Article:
Minnesota Republicans are missing a critical opportunity to practice what they preach.
Competition and consumer choice are good for the Gopher State. The phone you use, car you drive, coffee you drink and clothes you wear all are better because businesses compete for your patronage. Unfortunately, when it comes to electricity, Republicans in Minnesota are about to head in the opposite direction.
Xcel Energy is a regulated utility. That’s jargon for a government-granted monopoly. Xcel doesn’t compete for customers or give them options. If you live in Xcel’s district, you’re forced to buy Xcel’s power. It also has a guaranteed rate of return that’s set by the Public Utilities Commission. In exchange for protection from competition and guaranteed returns, Xcel submits to stringent oversight.
So why has the Minnesota Legislature rolled back that oversight?
Republicans in St. Paul sent legislation to the governor that will allow Xcel to build an $800 million power plant in Sherburne County and make its customers foot the bill. Xcel is pushing the legislation specifically to get out from under the PUC process, allowing the company to continue its monopoly with far less oversight.
Sponsors say the legislation is necessary because the PUC has been playing politics and moving too slowly in approving the proposed plant. But preventing the PUC from playing politics certainly shouldn’t mean rewarding a corporate monopolist at its customers’ expense.
Let’s take it a step further.
What if, instead, lawmakers took away Xcel’s monopoly on electricity generation and opened up the electricity-generation market? Xcel’s legions of lobbyists (they currently report an eye-popping 51 to the State of Minnesota) probably wouldn’t like that idea, but maybe they should. Xcel would already start off with a serious competitive edge in the state, even if they do face increased competition.
This isn’t some kind of future fantasy. Texas forces all utilities to compete for customers. Current electric rates in Texas are nearly 20 percent lower than in Minnesota. Increased competition also appears to be better for the environment. Texas ranks No. 5 on the recently revised “Corporate Clean Energy Procurement Index,” a report that studies and compares states on their relative economic freedom from utility monopolies. Incidentally, Texas has more wind-energy generation than any other state and boasts a top 10 ranking in terms of average energy costs.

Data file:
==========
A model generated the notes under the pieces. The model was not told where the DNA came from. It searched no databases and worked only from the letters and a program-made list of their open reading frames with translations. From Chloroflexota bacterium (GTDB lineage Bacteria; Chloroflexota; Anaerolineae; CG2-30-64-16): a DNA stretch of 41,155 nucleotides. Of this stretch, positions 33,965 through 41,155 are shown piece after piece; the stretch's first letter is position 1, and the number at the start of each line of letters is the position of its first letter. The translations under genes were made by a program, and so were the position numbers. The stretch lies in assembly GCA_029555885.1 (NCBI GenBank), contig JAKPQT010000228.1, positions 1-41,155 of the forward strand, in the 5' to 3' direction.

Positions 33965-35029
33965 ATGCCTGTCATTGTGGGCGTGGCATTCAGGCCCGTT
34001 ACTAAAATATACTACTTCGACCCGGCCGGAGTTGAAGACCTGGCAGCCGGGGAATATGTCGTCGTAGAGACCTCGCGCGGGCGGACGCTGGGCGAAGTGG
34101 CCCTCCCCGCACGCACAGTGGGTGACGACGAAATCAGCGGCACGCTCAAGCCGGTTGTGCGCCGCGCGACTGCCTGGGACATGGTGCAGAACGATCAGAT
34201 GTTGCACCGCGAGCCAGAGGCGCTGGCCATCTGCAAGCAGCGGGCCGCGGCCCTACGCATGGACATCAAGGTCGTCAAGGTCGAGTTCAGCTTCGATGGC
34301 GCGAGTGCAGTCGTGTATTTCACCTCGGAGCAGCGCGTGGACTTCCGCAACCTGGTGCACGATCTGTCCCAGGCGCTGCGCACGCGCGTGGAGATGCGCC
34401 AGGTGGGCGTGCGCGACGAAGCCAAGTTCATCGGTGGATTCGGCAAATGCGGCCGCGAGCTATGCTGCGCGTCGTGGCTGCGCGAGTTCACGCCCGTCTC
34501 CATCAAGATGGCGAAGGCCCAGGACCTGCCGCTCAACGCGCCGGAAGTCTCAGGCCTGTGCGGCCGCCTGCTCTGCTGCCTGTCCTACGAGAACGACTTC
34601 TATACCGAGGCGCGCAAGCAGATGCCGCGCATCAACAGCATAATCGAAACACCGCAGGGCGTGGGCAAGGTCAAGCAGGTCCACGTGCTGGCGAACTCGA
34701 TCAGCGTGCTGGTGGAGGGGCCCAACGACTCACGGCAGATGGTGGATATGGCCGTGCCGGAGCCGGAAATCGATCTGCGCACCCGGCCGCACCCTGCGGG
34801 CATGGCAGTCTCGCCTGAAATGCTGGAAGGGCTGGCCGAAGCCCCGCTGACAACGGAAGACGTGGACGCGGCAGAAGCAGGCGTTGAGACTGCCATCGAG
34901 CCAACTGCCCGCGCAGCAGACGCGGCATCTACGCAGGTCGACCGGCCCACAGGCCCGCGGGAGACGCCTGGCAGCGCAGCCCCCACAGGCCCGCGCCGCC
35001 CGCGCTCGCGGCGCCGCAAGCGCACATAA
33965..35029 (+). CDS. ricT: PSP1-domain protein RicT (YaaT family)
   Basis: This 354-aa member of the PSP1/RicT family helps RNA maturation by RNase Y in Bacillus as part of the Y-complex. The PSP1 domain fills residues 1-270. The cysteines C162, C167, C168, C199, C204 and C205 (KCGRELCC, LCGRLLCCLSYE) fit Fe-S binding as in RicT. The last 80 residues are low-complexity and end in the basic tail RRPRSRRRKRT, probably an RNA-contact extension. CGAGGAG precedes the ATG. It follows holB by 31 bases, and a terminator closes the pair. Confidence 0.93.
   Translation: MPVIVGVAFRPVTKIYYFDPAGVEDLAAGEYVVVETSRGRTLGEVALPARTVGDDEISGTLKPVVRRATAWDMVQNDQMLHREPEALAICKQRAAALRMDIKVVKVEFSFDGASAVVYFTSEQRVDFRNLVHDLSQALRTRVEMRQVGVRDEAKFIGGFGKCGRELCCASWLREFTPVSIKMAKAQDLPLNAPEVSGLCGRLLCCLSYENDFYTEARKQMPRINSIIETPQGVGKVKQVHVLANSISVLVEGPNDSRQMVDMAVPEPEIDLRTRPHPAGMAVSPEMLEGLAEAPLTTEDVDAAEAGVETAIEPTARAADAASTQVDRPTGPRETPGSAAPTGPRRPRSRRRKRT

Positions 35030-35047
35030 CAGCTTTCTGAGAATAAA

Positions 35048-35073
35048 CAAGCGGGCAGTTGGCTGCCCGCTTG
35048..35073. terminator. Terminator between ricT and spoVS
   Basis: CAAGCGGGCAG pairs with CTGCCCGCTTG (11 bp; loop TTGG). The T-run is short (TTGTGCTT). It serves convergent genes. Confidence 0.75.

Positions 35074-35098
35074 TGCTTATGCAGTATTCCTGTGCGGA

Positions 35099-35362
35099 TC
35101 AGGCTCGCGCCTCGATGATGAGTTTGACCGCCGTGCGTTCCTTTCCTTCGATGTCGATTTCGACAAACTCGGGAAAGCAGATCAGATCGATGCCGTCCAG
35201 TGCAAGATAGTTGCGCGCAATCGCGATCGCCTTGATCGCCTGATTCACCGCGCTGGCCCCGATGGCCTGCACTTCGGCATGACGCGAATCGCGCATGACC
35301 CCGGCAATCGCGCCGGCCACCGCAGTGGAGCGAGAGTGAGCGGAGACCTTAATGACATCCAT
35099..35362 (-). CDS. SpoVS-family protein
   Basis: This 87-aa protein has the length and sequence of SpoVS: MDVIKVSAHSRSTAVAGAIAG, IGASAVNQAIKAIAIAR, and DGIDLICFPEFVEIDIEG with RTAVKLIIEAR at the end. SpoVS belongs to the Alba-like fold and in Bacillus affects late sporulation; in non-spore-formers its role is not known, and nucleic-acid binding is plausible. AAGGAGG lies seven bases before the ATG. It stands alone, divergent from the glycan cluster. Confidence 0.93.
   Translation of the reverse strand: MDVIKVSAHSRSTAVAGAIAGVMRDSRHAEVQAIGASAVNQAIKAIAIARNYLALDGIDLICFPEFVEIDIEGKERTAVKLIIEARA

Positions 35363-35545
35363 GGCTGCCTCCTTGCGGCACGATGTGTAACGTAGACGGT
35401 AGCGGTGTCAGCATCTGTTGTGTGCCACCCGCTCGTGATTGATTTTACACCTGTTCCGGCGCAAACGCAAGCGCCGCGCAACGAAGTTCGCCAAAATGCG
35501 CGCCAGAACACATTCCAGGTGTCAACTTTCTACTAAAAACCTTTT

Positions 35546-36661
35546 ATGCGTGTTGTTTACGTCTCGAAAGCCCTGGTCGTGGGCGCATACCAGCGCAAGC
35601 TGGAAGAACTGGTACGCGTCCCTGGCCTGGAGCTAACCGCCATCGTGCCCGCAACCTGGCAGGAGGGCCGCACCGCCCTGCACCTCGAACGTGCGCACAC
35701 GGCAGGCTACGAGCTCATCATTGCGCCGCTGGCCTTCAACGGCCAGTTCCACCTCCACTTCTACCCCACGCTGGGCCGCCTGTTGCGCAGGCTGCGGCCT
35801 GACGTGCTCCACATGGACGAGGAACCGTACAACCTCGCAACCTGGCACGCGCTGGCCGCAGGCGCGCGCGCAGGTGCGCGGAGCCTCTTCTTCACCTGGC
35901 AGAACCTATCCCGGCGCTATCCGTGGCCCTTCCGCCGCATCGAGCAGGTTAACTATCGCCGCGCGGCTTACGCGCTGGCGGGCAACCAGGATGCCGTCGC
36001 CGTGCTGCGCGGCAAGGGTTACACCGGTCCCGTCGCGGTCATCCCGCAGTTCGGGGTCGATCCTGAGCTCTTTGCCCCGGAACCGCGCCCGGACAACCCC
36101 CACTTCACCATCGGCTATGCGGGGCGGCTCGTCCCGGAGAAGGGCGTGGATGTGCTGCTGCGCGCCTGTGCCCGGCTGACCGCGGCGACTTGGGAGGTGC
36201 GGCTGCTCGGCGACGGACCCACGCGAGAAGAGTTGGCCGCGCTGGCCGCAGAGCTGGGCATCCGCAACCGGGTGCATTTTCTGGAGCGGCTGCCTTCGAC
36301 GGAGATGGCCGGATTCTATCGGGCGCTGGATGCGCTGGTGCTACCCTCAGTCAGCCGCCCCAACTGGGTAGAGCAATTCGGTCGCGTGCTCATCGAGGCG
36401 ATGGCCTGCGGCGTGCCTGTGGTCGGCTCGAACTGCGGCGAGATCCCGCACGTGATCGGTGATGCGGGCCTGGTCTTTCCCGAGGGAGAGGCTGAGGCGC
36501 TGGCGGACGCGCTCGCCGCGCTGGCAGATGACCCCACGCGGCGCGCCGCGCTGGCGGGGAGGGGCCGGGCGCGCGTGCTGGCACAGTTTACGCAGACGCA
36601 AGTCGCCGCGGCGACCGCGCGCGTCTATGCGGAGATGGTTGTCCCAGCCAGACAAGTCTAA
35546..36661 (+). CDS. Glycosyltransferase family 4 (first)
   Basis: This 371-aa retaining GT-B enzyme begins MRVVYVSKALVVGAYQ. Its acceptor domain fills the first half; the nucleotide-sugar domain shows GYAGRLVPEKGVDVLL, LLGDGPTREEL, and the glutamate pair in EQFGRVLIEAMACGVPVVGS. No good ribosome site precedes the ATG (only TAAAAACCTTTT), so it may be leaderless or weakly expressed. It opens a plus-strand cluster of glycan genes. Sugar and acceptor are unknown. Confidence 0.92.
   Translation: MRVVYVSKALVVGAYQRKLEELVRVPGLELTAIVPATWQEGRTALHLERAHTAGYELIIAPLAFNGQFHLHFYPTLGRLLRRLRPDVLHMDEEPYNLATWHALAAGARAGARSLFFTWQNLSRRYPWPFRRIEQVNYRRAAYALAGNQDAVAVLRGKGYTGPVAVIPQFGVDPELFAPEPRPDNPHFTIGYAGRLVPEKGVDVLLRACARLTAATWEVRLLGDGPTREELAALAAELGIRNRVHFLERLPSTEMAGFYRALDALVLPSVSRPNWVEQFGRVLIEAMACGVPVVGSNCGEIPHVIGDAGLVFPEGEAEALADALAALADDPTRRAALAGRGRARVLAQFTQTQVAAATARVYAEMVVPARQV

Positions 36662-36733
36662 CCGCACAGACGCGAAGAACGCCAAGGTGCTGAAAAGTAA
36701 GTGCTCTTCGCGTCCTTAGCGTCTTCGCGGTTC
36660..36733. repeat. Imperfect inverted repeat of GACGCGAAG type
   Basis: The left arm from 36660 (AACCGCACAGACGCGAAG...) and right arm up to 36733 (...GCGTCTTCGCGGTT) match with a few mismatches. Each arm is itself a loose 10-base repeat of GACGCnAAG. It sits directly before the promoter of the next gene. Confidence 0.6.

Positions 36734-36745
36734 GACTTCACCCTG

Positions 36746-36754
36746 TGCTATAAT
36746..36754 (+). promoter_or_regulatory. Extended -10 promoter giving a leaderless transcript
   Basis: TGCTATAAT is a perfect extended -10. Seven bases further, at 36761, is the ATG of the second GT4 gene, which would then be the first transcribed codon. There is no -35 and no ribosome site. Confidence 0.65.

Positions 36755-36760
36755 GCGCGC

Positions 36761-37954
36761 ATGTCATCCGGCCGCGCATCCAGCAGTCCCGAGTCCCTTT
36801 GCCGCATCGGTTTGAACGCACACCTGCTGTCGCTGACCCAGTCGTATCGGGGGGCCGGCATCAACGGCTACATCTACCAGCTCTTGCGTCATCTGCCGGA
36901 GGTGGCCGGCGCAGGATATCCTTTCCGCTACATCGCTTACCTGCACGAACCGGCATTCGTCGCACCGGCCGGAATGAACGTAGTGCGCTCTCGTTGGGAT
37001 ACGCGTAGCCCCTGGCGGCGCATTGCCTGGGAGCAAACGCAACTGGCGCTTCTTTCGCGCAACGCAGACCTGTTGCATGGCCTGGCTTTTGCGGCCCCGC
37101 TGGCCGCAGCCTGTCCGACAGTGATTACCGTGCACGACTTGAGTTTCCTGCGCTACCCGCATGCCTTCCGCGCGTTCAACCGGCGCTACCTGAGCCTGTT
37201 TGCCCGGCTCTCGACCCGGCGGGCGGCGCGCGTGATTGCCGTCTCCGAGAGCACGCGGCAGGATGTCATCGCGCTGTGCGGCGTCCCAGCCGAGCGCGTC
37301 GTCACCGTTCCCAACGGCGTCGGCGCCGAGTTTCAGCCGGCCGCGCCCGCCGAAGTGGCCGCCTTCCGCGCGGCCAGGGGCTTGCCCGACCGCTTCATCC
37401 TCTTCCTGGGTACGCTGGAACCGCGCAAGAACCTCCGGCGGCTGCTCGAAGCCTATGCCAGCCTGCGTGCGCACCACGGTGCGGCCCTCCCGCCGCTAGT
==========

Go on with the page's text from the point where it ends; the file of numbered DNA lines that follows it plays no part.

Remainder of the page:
The idea of competition should be familiar to Minnesota Republicans, who just last week insisted on the very same principles of competition to fix the Affordable Care Act’s health insurance marketplace. They want to give Minnesotans more competition, more transparency about rates and a broader array of choices. If it’s a priority in the health-care sector, why would the Legislature insist on the opposite approach for energy?
Monopolies like Xcel make most of their money from building things. The monopoly doesn’t really care what it builds; they just need to build something and pass the bill (plus interest) on to ratepayers. That undermines the incentive to innovate and reduce costs, which is bad for your wallet and for the environment.
Rather than freeing up the electricity marketplace, Republicans approved legislation that will lock in the status quo for a generation, so that Xcel can recover costs from customers. To make matters worse, they’ve approved an end-run around the only system that can hold the company accountable. It’s antithetical to the current monopoly system and even moreso to a system that would incentivize innovation, choice and competition.
Competition works for consumers. Electricity bills shouldn’t be an Xception.
Image by Jon T. Powers